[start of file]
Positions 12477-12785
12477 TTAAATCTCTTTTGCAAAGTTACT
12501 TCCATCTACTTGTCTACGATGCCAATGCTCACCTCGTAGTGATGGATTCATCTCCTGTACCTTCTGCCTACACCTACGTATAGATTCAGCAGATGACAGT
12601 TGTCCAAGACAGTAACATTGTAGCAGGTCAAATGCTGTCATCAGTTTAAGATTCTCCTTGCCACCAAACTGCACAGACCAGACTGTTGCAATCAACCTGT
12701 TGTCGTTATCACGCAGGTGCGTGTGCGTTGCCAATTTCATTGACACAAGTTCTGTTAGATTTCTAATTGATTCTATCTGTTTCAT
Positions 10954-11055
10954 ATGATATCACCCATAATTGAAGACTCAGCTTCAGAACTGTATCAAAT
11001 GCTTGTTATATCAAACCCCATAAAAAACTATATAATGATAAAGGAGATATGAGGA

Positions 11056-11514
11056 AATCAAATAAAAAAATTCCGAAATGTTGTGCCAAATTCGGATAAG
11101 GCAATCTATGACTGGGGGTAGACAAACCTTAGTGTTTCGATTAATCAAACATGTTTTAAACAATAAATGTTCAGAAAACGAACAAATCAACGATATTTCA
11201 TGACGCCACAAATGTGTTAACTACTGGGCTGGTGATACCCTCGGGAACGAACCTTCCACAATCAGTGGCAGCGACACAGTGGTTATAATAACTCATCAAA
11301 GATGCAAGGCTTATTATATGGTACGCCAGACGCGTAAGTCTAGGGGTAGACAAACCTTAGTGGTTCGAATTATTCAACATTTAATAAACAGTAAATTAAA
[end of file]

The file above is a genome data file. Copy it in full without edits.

Positions 12477-12785
12477 TTAAATCTCTTTTGCAAAGTTACT
12501 TCCATCTACTTGTCTACGATGCCAATGCTCACCTCGTAGTGATGGATTCATCTCCTGTACCTTCTGCCTACACCTACGTATAGATTCAGCAGATGACAGT
12601 TGTCCAAGACAGTAACATTGTAGCAGGTCAAATGCTGTCATCAGTTTAAGATTCTCCTTGCCACCAAACTGCACAGACCAGACTGTTGCAATCAACCTGT
12701 TGTCGTTATCACGCAGGTGCGTGTGCGTTGCCAATTTCATTGACACAAGTTCTGTTAGATTTCTAATTGATTCTATCTGTTTCAT
Positions 10954-11055
10954 ATGATATCACCCATAATTGAAGACTCAGCTTCAGAACTGTATCAAAT
11001 GCTTGTTATATCAAACCCCATAAAAAACTATATAATGATAAAGGAGATATGAGGA

Positions 11056-11514
11056 AATCAAATAAAAAAATTCCGAAATGTTGTGCCAAATTCGGATAAG
11101 GCAATCTATGACTGGGGGTAGACAAACCTTAGTGTTTCGATTAATCAAACATGTTTTAAACAATAAATGTTCAGAAAACGAACAAATCAACGATATTTCA
11201 TGACGCCACAAATGTGTTAACTACTGGGCTGGTGATACCCTCGGGAACGAACCTTCCACAATCAGTGGCAGCGACACAGTGGTTATAATAACTCATCAAA
11301 GATGCAAGGCTTATTATATGGTACGCCAGACGCGTAAGTCTAGGGGTAGACAAACCTTAGTGGTTCGAATTATTCAACATTTAATAAACAGTAAATTAAA